One of my IEP interests is religion. When I was younger, I had a good friend, who one day realized I was an atheist. Because of my lacking faith in God he named me the devil child and tried to convert me/shield himself from me.
Haters gonna hate.
Anyways, since then a topic that has fascinated me has been how powerful someone’s faith can be, especially in cases where there may or may not be visible or quantifiable proof. Because of my curiosity concerning religion I chose to look for a religious leader for Eminent. The one that got my attention the most, was the 14th Dalai Lama. It’s hard, because this guy has a lot of names, so for all further appearances I will refer to him as Tenzin. Tenzin is, and always will be, an inspirational figure to me. In the face of great personal danger as well as inhumane cruelty against his people, Tenzin has always believed in compassion and love. He continues to be one of the greatest advocates for human rights, and his love of life and belief of goodness in everyone is incredible.
What follows is a short biography in which my initial research is presented. I tried to make it as concise as possible.
Tenzin was born Llhamo Dondrub, in a peasant family located in Qinghai, China. On December 17th, 1933, in Lhasa, Tibet, the 13th Dalai Lama died. The regent in Tibet at the time, Jamphel Yeshe Gyaltsen, had a vision where he determined the next reincarnation of the Dalai Lama to be in the Amdo province in China. Gyaltsen then sent out a search party to locate the successor to the spiritual throne. What the party found was a two year old boy who immediately recognized the religious tools used by the previous Dalai Lama.
The search party decided that Tenzin was the new reincarnation, and so they returned to Lhasa where Tenzin met Gyaltsen. After further tests, Tenzin was recognized as the new spiritual leader of Tibet, and was reborn as Jetsun Jamphel Ngawang Lobsang Yeshe Tenzin Gyatso. From there, he was sent off to various temples for monastic training, where Tenzin learned how to win the hearts of the people of Tibet.
In 1940, Gyaltsen, who was a mentor and father-figure to Tenzin, resigned because he broke his vow of celibacy. Tenzin appointed a new regent in Tathag Ripoche, another of his teachers. Six years later, in 1947 Gyaltsen attacked Tathag Ripoche, in an attempt to regain political power. In the attempt, the Ripoche monastery was destroyed. This betrayal was an important turning point for Tenzin, as from then on he made many more public appearances, making vows to teach happiness and enlightenment through a pacifistic path. For another three years, Tenzin learned and taught in Lhasa.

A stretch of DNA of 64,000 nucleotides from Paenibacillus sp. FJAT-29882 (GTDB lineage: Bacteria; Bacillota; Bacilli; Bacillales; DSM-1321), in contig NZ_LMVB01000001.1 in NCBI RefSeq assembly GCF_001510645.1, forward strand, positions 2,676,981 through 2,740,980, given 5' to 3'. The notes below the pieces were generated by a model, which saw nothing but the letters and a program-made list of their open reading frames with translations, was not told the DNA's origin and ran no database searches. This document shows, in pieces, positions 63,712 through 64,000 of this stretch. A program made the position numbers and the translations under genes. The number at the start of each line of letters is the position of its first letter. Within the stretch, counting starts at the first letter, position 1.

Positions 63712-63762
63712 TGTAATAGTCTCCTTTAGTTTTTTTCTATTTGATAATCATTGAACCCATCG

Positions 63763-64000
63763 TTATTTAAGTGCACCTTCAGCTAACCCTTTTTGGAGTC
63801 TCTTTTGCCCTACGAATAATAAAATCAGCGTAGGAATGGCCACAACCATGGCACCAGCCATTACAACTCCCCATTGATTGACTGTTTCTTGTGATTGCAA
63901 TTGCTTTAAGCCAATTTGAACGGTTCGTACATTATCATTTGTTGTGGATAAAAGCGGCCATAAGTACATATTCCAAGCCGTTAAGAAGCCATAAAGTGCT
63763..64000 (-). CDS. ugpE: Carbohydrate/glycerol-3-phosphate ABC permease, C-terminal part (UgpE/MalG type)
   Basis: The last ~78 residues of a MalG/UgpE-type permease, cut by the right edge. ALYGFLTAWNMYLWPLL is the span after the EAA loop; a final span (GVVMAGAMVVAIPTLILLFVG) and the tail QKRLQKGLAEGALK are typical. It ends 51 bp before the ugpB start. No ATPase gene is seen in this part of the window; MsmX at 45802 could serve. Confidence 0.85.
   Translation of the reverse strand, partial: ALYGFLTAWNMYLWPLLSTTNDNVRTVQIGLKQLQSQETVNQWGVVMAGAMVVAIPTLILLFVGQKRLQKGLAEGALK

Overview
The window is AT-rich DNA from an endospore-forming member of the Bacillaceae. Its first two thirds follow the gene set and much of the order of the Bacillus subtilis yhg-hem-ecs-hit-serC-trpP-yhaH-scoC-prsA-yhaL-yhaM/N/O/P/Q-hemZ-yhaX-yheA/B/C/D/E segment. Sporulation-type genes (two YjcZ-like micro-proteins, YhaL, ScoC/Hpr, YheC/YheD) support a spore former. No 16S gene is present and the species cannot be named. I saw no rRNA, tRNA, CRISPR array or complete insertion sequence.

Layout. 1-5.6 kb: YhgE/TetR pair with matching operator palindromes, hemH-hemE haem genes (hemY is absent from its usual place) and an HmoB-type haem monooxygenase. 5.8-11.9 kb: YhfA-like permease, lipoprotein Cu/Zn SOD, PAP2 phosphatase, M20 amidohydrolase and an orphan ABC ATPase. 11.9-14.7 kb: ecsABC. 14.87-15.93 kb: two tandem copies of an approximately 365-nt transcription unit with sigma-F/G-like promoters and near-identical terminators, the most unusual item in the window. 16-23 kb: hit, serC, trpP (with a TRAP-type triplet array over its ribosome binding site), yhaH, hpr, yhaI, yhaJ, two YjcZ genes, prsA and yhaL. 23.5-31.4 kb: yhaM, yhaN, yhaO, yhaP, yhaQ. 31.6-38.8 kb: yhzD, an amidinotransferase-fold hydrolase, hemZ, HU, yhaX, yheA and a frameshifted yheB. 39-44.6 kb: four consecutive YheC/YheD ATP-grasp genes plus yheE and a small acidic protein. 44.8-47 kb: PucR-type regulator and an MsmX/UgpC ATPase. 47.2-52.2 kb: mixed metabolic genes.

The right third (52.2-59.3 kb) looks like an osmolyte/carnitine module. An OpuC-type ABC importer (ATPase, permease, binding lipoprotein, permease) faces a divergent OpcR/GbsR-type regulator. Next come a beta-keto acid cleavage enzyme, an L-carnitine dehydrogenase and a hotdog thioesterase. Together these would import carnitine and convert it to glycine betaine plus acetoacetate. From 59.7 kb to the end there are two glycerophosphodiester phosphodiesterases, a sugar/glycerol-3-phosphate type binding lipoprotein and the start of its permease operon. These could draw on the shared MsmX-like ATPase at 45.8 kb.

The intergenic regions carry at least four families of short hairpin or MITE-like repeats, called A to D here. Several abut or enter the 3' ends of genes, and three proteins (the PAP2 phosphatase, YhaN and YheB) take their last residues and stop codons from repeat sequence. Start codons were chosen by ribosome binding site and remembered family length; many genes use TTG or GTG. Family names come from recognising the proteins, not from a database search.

In 1950, a shocking change happened in China. The civil war had ended, and Chairman Mao had risen to the role of leadership. China began to threaten Tibet, claiming “Tibet is just a part of the People’s Republic of China… The Liberation Army will march on and emancipate it’s Tibetan People from the hands of the foreign Imperialists!”
Tibet immediately launched a demonstration and issued a press release, denying the need for emancipation because there was no foreign imperialists… but they were too late. On October 7th of 1950, the Chinese army invaded from the eastern side of Tibet, launching a full scale assault on the eastern capital Chamdo. The fast moving invaders caused the political elements in Tibet to convene, and they decided that they were out of options. Their last hope lay in His Holiness, the 14th Dalai Lama. When Tenzin was 15 years of age, he ascended to the full throne of Tibet.
Tenzin fled Lhasa, going to southern Tibet. The Chinese pursued him, and Tenzin was then forced to flee to India, or risk all out war with the Chinese. In 1959, the Chinese shelled Lhasa, reducing much of the great city to rubble, and killing tens of thousands.
The Panchen Lama (the second to Dalai Lama) remained in Tibet. The Chinese allowed him to make a speech, and promised to let him live on the condition that he renounced the Dalai Lama, still in exile. In 1989, the Panchen Lama made a speech where he criticized the Chinese and reiterated that the Dalai Lama was the true leader of Tibet. He died shortly after.
In 1989 Tenzin received a Nobel Peace Prize. Upon his acceptance, he addressed the audience, saying “Individually, this prize does not mean much to me. However, for the entire Tibetan population it means so much. The true recipient of this prize for peace is none other than the Tibetan people.”